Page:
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Jimmy Spithill: Why the new America’s Cup framework makes sense

The year started off with a bang for me, our team and for the America’s Cup community as a whole. In January, just after we returned from the holidays, I went to London to take part in an announcement that could be a game-changer for the America’s Cup.

There we revealed a framework agreement between the current teams that sets out most of the conditions for the next two editions of the America’s Cup, locking in a plan for the future in a way that’s never happened before. Instead of the uncertainty that would normally follow the final race in Bermuda this summer, we already know the type of boat that will be raced next time, plus the rules and the timing of the next two Cups.

And we even have a plan for the World Series. All that’s left to decide is the location of the final matches, which the new defending champion will get to choose. But with everything else laid out, all the stakeholders, from the teams, to the sponsors, to the TV rights-holders and future World Series venues, know what happens next.

Let me give you a bit of background to show you why this agreement is such a big deal. Unlike just about every other sport in the world, when a team (and its yacht club) wins the America’s Cup, they really win the America’s Cup — not just the title, not just the trophy, but the rights to the next event. Under the Deed of Gift, which was written in the 1800s, the winner becomes the trustee of the event and as such works with a challenger to agree on a vision for the upcoming contest.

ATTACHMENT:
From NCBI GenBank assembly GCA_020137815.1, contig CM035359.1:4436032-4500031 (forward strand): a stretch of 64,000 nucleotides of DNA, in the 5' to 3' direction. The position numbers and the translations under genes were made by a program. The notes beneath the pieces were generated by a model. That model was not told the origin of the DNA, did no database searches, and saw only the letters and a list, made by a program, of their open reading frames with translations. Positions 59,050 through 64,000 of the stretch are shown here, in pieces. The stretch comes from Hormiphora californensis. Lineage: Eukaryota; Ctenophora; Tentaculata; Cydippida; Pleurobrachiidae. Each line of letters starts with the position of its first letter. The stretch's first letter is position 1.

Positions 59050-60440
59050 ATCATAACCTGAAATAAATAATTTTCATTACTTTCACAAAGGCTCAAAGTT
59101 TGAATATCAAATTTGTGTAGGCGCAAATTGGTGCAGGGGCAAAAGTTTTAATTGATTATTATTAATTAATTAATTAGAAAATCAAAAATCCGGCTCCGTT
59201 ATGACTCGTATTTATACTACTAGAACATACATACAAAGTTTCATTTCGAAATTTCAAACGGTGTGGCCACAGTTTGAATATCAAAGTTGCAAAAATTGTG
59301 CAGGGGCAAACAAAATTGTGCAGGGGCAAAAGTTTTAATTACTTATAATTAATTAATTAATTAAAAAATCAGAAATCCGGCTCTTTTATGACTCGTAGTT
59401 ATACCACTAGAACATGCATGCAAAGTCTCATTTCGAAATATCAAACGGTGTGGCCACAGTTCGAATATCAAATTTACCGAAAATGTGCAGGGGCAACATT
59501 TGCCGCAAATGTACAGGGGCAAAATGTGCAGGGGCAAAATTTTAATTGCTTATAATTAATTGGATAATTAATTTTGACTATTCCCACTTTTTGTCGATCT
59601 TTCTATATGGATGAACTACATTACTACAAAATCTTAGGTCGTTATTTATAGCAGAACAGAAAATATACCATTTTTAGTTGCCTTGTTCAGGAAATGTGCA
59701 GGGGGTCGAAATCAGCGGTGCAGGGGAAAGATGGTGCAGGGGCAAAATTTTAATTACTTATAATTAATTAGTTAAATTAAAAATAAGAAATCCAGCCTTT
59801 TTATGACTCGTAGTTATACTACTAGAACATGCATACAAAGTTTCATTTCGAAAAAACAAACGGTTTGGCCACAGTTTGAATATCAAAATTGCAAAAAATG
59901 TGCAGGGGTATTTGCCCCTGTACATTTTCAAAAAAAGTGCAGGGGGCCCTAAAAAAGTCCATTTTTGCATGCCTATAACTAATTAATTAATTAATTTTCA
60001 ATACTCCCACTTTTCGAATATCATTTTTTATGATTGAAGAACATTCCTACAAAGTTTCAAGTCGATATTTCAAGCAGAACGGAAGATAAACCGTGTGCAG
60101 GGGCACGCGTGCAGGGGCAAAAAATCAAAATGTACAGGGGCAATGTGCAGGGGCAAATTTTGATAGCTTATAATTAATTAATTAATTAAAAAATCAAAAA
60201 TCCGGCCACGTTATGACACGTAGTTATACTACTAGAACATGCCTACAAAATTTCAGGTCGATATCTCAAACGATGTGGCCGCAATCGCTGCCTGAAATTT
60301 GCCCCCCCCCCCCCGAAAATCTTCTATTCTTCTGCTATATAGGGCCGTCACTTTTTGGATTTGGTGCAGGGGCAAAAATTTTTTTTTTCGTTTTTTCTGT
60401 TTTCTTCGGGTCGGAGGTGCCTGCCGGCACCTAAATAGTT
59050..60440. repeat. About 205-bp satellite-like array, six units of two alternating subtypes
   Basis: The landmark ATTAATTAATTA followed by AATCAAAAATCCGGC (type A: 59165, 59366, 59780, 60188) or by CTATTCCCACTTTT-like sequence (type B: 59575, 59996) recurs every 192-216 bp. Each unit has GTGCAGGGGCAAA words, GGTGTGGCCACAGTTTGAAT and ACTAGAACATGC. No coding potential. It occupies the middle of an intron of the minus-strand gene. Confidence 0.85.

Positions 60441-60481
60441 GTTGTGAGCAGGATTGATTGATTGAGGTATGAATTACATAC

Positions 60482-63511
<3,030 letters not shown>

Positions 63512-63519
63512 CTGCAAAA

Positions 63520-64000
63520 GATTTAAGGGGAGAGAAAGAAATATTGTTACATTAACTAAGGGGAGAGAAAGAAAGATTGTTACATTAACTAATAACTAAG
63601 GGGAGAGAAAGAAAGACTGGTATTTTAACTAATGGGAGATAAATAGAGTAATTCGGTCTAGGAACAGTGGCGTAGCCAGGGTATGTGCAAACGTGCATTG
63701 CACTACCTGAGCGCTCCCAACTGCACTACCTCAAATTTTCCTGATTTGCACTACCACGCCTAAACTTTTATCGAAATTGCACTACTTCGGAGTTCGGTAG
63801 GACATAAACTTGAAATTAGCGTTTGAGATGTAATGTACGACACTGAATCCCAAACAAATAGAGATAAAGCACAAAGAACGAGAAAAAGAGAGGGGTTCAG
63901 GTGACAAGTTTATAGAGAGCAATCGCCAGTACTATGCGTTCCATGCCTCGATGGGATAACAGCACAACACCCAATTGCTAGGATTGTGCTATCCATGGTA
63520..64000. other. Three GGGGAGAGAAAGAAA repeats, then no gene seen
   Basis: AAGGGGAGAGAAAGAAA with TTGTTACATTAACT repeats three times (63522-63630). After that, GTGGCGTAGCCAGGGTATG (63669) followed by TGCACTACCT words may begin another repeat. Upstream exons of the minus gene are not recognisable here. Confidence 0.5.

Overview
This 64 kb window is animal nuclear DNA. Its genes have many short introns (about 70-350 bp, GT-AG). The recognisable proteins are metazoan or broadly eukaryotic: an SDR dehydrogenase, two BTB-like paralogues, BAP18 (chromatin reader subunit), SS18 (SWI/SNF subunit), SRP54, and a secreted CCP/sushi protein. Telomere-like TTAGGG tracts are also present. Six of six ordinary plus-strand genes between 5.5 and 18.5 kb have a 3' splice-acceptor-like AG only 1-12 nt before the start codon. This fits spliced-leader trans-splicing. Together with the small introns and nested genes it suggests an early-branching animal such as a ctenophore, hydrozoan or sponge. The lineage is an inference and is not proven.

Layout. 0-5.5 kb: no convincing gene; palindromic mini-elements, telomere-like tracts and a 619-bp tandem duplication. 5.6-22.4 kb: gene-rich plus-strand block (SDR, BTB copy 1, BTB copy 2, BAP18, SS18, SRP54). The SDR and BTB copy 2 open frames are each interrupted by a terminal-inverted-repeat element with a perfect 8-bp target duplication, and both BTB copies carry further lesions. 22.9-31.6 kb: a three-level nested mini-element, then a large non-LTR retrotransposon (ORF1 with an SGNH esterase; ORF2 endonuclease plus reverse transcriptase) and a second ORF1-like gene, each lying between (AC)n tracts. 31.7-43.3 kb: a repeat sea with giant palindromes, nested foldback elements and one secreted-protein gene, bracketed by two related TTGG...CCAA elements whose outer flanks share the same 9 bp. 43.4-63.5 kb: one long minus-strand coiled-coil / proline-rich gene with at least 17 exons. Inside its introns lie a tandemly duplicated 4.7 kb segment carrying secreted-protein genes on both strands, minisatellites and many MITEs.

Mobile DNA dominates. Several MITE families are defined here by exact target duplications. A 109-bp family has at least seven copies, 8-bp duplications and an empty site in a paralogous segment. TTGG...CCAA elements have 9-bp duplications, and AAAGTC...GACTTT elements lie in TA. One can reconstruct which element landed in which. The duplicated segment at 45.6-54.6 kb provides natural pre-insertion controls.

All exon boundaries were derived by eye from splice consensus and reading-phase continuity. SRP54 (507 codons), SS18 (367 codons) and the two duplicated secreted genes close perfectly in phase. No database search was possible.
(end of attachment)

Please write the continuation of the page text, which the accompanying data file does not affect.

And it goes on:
Nearly everything — the race’s location and timing, the class of boat, whether there will be a World Series and how it will count and the Youth America’s Cup — is open to negotiation. All of this takes time and that means any momentum gained from an exciting America’s Cup — like we had in San Francisco in 2013, for example — can evaporate during a one year vacuum.

This time, with more sailors in key management roles and with guys such as Larry Ellison, Russell Coutts and Martin Whitmarsh (Land Rover BAR and ex-Formula One) providing a push, we decided to try to accelerate this process. We asked ourselves: could we agree now about what we would do next instead of waiting for the race to be over? If it sounds like an obvious route to take, that’s because it is.

To be honest, it’s not the first attempt but in the past the teams have always been too greedy in trying to control the next event if they became the Defender. Ironing out this agreement was far from easy but we all made compromises — and I give the team owners a lot of credit for seeing the bigger picture.

I’m really excited we were able to get this across the line. I think it means the America’s Cup has a bright future no matter who wins. Well, almost. To date, Emirates Team New Zealand hasn’t agreed to come on board with this, for reasons it (at the time of writing) hasn’t articulated.

It is strange; as a team that claims to rely on commercial sponsorship, you would think the Kiwis would see this as a good thing. Maybe they’ll come aboard in time. Meanwhile, there are several potential new teams who already see the benefit in what we’ve done and are lining up campaigns for next time, which is encouraging.

Overall, to grow the event and the sport, we need certainty, consistency and to improve the return on investment for partners and owners. This framework agreement does all of that and more. I think the sailors who were part of this — Dean Barker, Ben Ainslie, Iain Percy, Franck Cammas and myself — are proud to have contributed to this agreement. We’re glad to have it signed, sealed and delivered, so that now we can go back to our day jobs — making boats fly and trying to win the America’s Cup.

Photos: Lloyd Images / Getty

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